« All Blogs Mar 31, 2020 (Cleveland)
Pandemic is Changing Cancer Treatment Decisions
Coronavirus

By Megan Coriell, RHIA, CTR, Quality Data Coordinator

It is no surprise that the coronavirus is impacting our daily lives in more ways than one. For many, it means canceled vacations, working remotely, unexpected homeschooling of children, “social distancing” and a sudden nationwide shortage of toilet paper! However, for those of us in the cancer registry, we are beginning to see the impact the coronavirus is having on cancer patients and how they are treated.

Cancer patients and physicians are forced to make tough decisions when it comes to their cancer treatments. They must consider if the risk of coming into the hospital for treatment outweighs the risk of being exposed to a potentially deadly virus when their immune system may already be compromised. Physicians are looking for alternative ways to treat patients in the safest manner possible. This may include changing chemo regimens from an IV infusion to an oral chemotherapy pill halfway. For example, a patient started on FOLFOX might be switched to oral Xeloda halfway through their treatments if the physician deems this is in the best interest of the patient. Cancer directed surgeries are also being delayed for early-stage cancers as hospitals are considering many of them to be “elective procedures”. Additionally, routine follow-up appointments are being conducted via telemedicine at some facilities. As registrars, we need to be aware that these appointments may be documented under “phone communications” within the EMR and may not be transcribed as a routine office visit.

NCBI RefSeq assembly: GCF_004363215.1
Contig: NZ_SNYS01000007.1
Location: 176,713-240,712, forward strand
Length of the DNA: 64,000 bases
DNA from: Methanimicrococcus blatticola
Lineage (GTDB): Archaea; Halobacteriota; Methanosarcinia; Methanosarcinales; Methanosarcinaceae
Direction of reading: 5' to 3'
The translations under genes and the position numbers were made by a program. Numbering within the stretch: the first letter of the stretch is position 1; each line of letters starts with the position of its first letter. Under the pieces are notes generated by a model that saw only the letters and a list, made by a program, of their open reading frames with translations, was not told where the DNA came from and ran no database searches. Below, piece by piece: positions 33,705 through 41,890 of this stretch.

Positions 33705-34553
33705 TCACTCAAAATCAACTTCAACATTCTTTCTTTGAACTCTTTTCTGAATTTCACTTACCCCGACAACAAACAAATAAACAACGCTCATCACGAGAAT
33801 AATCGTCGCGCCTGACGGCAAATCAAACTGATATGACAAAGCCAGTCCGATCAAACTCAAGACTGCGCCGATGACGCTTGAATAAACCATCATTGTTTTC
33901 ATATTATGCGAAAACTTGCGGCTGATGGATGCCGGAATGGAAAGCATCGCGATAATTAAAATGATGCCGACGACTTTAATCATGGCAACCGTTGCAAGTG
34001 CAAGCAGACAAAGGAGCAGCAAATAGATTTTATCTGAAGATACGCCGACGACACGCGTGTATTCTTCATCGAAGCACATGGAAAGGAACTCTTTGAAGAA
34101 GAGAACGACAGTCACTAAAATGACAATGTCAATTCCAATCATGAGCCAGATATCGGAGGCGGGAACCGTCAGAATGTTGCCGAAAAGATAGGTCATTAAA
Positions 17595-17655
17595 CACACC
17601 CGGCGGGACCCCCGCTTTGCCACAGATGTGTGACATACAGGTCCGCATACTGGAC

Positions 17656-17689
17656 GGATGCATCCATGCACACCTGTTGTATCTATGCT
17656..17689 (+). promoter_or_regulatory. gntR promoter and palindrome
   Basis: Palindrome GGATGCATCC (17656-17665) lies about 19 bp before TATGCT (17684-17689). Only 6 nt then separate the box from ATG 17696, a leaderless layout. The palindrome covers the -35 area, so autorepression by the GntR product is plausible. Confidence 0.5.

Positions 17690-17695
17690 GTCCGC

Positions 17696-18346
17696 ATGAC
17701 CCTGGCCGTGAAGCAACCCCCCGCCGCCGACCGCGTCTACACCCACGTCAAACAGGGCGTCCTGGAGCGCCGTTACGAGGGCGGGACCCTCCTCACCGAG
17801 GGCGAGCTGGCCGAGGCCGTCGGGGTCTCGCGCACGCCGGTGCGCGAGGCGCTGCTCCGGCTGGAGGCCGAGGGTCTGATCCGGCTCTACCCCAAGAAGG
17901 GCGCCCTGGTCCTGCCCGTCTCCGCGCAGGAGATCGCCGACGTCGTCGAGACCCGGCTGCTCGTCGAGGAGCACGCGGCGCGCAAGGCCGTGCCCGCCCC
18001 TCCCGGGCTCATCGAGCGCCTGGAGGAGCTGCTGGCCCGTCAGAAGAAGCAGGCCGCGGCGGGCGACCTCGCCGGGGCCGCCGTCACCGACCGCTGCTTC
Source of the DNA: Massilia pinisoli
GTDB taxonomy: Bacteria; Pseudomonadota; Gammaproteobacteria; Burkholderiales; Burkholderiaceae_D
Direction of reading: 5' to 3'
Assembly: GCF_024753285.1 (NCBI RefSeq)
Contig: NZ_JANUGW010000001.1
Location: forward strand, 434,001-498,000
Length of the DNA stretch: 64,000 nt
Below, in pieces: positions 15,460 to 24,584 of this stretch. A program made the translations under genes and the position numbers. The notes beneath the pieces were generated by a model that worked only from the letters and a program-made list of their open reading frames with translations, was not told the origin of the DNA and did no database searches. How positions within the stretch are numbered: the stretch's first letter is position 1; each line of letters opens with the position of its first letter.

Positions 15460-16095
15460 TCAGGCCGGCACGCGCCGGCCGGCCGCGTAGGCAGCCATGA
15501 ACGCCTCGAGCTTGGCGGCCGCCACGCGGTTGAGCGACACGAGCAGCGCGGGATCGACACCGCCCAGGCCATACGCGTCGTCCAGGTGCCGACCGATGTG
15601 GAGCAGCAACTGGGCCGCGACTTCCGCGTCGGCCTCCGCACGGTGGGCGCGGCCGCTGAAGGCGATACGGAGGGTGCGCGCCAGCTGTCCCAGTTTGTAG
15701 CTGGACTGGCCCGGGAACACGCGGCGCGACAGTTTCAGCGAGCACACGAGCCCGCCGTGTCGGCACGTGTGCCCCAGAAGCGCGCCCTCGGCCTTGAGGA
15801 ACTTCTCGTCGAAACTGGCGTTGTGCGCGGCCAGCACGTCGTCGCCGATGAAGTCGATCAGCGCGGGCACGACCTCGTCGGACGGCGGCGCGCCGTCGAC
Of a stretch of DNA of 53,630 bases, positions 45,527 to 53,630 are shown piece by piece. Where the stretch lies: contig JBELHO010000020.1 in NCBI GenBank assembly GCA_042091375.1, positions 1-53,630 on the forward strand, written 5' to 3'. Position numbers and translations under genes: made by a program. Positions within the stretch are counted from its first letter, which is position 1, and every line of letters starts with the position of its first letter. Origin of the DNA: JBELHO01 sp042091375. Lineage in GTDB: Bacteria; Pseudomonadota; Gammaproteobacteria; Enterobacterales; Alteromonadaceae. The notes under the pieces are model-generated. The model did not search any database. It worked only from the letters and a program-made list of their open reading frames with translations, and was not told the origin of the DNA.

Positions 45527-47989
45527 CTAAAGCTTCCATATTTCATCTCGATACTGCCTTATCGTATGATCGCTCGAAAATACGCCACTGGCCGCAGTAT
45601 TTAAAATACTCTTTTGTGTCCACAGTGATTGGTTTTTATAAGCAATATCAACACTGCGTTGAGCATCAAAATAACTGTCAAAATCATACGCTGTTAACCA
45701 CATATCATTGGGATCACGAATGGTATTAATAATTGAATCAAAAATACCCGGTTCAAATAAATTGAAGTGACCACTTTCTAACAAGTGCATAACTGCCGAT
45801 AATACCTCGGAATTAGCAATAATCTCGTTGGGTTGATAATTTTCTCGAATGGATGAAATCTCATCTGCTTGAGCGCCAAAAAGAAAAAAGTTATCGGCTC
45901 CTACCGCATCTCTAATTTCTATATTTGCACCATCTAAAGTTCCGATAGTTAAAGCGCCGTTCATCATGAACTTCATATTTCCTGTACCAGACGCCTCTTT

Registrars must be aware of how this may impact the work they do in the cancer registry. Because routine screenings such as mammograms and colonoscopies are being postponed, the caseload is expected to decrease significantly during this time. Unplanned delays and potential modifications in treatment will require the registrar to look at the bigger picture to tell the patient’s story. 

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About the Author

Megan Coriell, RHIA, CTR